Something you loved at five years old should not be the same thing you love at twenty-nine years old. You're supposed to have matured in your artistic tastes, put your childish thoughts away, realized that our preschool likes and dislikes, even loves and fears, are something to be left behind, not intentionally sought after.
But after watching the DVD of Popeye, I can state, unequivocally, once and for all: Naaaaah.
Viewed objectively, as a so-called adult, Popeye is a strange movie. It's photographed and directed like a drama, because the director is Robert Altman, one of the most respected, if not revered, directors of the last fifty years (MASH, The Player, Nashville, McCabe and Mrs.Miller, Short Cuts, The Long Goodbye, and on and on). It's paced like a drama, too. The story is episodic and rambling, without even a hint of a plot. The characters are, by necessity, cartoons; Robin Williams plays Popeye brilliantly, and Shelly Duvall as Olive Oyl is, well, the cartoon come to life. And yet they are given adult quirks and lines of dialogue that I didn't understand at five but can certainly appreciate a quarter of a century later. To top it all off, it's a musical.
The whole idea is ludicrous. "I know! We'll make a big-screen version of the old Popeye cartoons, but it'll be live-action, paced like a drama, and, of course, it'll be a musical! What's not to love?"
A crazy notion.
But what a great film.
Again, I can't really view it objectively.
Nor do I want to.
As a child, there was something altogether right about seeing your animated, comic-book heroes come to life in a format that at least approximated reality. Such adaptations showed that there was a definitive link between the 'real' world and the world of comics and books; it was possible for one to transcend the other. I could read the Superman comic books, then see Christopher Reeve's version of the character boldly fly across the screen. I could devour Batman's adventures at night in my bed, then watch him on TV in the campy-but-as-a-kid-I-didn't-know-it TV show. (I knew there was SOMETHING odd when Adam West, as Batman, pulled a can of Shark-Repellent Spray to fend off a bothersome great white, but I couldn't place my finger on why.) I could catch Popeye cartoons on Sunday mornings, which were straightforward and simple and funny and goofy, and then see Popeye transformed into a living, breathing person as embodied by Robin Williams -- alert, funny, a simulation of the cartoon but there, a real person (or as real as any of us can be).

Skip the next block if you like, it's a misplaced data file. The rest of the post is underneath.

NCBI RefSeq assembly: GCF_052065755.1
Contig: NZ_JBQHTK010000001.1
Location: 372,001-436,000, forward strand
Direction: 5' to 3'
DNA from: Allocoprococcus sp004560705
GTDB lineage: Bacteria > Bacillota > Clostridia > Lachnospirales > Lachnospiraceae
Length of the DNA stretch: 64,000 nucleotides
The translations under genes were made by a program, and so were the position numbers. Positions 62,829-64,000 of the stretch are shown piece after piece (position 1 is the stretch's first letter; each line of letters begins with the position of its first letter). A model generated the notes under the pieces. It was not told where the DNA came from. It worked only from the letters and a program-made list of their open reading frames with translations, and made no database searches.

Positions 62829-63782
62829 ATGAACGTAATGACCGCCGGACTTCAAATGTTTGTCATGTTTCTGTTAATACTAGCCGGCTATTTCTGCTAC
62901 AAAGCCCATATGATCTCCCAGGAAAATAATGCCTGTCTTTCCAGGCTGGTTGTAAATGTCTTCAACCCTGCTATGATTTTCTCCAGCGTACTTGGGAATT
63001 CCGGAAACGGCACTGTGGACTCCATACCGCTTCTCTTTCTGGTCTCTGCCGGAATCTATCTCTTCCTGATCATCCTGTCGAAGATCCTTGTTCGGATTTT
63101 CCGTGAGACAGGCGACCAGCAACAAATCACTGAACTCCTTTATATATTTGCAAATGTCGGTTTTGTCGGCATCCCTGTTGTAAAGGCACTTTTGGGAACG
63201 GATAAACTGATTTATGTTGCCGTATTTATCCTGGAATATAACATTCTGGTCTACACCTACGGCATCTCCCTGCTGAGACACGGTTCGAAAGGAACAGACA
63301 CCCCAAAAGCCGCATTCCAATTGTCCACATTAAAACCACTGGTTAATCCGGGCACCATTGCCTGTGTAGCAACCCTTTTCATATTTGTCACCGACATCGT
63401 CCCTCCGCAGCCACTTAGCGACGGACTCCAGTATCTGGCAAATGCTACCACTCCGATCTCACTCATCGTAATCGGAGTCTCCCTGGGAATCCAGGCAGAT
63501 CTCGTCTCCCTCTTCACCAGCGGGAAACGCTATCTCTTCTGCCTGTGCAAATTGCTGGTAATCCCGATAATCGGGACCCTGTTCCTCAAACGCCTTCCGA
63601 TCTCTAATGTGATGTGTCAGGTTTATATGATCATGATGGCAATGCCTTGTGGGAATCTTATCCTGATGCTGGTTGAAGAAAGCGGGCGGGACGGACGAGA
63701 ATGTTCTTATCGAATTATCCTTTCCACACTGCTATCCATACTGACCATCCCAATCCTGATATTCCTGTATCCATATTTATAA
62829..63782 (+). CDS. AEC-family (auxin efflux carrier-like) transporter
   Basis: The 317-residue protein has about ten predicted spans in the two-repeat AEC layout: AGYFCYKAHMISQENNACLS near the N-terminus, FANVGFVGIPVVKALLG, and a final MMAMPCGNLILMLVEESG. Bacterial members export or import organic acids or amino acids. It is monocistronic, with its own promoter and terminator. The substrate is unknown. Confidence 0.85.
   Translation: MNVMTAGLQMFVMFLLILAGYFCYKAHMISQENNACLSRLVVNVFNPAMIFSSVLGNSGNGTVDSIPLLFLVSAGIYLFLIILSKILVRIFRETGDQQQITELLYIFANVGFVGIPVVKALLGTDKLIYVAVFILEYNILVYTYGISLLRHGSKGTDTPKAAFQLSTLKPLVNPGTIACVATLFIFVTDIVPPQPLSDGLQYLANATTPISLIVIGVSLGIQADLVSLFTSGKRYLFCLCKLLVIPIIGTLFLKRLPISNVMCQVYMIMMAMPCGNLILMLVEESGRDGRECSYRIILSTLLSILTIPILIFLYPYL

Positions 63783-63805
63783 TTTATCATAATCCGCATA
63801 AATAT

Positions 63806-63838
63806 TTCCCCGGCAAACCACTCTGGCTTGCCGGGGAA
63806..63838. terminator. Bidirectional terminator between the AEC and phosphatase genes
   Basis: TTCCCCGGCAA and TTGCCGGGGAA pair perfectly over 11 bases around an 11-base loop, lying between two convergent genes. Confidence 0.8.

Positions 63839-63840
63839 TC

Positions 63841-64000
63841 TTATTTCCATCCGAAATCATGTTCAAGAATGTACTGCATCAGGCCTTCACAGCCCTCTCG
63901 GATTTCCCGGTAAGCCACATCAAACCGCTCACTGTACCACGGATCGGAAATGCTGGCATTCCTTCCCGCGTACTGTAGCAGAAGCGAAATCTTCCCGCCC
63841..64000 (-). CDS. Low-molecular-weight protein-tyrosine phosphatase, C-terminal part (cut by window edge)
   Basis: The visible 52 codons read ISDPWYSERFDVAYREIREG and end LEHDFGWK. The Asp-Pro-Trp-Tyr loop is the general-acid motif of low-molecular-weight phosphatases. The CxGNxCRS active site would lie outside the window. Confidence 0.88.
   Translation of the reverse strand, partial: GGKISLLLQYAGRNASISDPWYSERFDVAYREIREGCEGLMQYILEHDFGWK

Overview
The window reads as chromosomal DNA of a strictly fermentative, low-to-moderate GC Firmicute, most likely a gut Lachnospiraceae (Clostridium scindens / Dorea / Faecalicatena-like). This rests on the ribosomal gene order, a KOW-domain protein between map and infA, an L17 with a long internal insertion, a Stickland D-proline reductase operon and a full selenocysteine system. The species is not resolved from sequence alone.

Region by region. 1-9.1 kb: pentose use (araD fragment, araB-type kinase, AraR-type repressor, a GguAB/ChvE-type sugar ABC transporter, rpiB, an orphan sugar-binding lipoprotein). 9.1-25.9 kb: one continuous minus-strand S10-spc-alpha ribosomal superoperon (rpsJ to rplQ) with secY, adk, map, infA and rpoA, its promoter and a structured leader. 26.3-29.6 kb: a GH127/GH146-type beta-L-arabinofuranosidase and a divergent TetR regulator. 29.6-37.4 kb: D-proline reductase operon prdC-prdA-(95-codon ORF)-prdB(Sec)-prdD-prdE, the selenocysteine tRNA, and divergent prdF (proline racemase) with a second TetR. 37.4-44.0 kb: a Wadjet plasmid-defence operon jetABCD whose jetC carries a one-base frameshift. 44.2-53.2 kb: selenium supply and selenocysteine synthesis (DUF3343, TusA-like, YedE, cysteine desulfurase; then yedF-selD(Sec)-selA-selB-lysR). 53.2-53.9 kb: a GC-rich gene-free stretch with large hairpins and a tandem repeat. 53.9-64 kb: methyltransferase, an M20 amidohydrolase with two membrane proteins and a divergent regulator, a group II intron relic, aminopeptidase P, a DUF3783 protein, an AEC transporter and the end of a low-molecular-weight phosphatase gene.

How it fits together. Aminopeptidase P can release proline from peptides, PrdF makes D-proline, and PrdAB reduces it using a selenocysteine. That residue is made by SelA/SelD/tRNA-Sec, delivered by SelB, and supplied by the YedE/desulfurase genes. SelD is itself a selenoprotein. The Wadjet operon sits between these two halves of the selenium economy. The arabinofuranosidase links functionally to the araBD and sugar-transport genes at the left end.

A lot of stuff in movies and TV shows goes sailing directly over kids' heads, but that's an altogether good thing; it allows children to understand that they can still enjoy something on a basic entertainment level while subtly, almost covertly implanting the notion that there's something, well, more going on underneath the surface, ideas and messages and allusions that point to a world larger than the one they know.
Popeye can jump out of a cartoon into the real world, yes, but this real world will be strange and funny and slightly off-kilter and, while similar to the world you know, only vaguely so -- that's the message, at five, I unintentionally, against-my-will, got.
As for the message I got at twenty-nine, while watching it again?
I can't do better than what the man himself said:
I am what I am and that's all that I am.